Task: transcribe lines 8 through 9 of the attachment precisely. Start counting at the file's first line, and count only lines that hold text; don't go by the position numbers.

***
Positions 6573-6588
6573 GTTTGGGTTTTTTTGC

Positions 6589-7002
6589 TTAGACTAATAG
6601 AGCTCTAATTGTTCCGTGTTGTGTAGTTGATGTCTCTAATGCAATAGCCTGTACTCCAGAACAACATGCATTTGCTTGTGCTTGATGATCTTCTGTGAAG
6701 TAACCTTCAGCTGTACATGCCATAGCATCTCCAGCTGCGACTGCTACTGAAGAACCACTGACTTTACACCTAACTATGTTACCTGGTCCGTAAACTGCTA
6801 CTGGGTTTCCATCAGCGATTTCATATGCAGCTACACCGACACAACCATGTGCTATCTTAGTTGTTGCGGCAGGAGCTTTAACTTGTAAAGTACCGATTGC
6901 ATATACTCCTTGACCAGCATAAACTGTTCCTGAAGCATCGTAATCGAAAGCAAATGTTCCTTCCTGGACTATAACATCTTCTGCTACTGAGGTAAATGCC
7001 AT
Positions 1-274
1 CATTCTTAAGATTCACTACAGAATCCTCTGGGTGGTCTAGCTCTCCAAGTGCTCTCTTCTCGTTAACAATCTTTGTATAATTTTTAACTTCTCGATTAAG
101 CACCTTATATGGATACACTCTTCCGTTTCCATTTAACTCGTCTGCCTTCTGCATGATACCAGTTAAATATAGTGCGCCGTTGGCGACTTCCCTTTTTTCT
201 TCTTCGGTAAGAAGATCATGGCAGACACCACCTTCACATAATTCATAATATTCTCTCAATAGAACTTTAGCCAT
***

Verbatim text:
6901 ATATACTCCTTGACCAGCATAAACTGTTCCTGAAGCATCGTAATCGAAAGCAAATGTTCCTTCCTGGACTATAACATCTTCTGCTACTGAGGTAAATGCC
7001 AT